On Mon, 22 Oct 2001, Paul Brannan wrote:

> One disadvantage of both proposals is that having access to the caller's
> binding can be VERY dangerous.  But it is already possible to use a hack
> to get the caller's binding (as I show below, and as matju has shown in
> [ruby-talk:12401], so perhaps a non-hack is a good idea.
> 
Many things are dangerous but still tempting... ;-)

> > Maybe we should an argument to Binding#caller that will traverse the
> > bindings until 0 (either returning them all or just the "last" one). But,
> > of course, its trivial with the current proposal.
> >
> > If its accepted Kernel.caller should probably be deprecated...
> 
> Or perhaps implemented in terms of the proposed methods.  There's a lot of
> code that depends on caller.  I think I lean toward deprecating it,
> because code that uses caller() probably does many evil things (such as
> parsing the caller string by hand).
> 
Yes, and I have to fix many of my older programs because of the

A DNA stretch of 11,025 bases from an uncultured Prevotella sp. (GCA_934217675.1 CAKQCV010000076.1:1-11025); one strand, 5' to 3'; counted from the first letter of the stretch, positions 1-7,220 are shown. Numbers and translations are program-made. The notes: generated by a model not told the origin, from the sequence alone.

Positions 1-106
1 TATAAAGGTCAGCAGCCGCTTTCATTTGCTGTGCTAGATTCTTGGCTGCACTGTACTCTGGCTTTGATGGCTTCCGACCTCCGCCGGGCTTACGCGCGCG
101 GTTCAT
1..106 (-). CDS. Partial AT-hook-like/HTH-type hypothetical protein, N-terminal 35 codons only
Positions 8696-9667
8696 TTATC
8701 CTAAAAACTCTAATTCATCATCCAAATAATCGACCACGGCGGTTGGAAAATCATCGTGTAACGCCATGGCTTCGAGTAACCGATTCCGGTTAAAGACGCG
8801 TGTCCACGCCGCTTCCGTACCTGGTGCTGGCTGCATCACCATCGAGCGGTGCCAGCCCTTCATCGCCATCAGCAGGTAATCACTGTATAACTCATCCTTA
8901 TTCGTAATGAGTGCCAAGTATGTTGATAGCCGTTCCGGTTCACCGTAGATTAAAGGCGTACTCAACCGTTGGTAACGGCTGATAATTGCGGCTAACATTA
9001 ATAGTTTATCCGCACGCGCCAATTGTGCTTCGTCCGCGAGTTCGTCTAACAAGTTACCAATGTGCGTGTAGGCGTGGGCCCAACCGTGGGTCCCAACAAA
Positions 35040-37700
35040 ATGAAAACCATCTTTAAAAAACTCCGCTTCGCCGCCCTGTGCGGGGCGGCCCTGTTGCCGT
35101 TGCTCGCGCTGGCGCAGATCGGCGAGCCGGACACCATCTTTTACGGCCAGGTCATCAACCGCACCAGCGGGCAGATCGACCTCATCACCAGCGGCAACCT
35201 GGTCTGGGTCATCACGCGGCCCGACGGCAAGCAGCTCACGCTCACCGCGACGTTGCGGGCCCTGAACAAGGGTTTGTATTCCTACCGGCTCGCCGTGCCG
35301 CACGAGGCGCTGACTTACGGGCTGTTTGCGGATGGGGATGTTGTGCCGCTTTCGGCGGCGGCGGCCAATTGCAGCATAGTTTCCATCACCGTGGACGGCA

Time.times/Process.times issue and I was the one proposing the change!
I think its better to deprecate (but then again I didn't like the
name; IMHO, Binding#call_stack is better).

> In the meantime, I use the following in my code.  I'm not sure if it works
> in 100% of cases; would anyone care to comment?  (Yes, I know it slows
> down execution).
> 
> $call_stack = []
> set_trace_func(proc {|*args|
>   case args[0]
>     when 'call'
>       $call_stack.unshift($current_call)
>     when 'return'
>       # If we get an exception, we should still get the normal sequence of
>       # "return" messages.
>       $call_stack.shift()
>   end
>   $current_call = args
> })
> 
> def foo; eval("x = 42", $call_stack[1][4]); end
> def bar; foo; end
> x = nil
> bar
> puts x # this should display 42
> 
Well it won't handle c-calls/returns but that's easily fixed. I
don't remember if there are other gotcha's (I tend to stay away from trace
funcs because of the overhead; you can even do profiling with AspectR and
similar techniques).

Regards,

Robert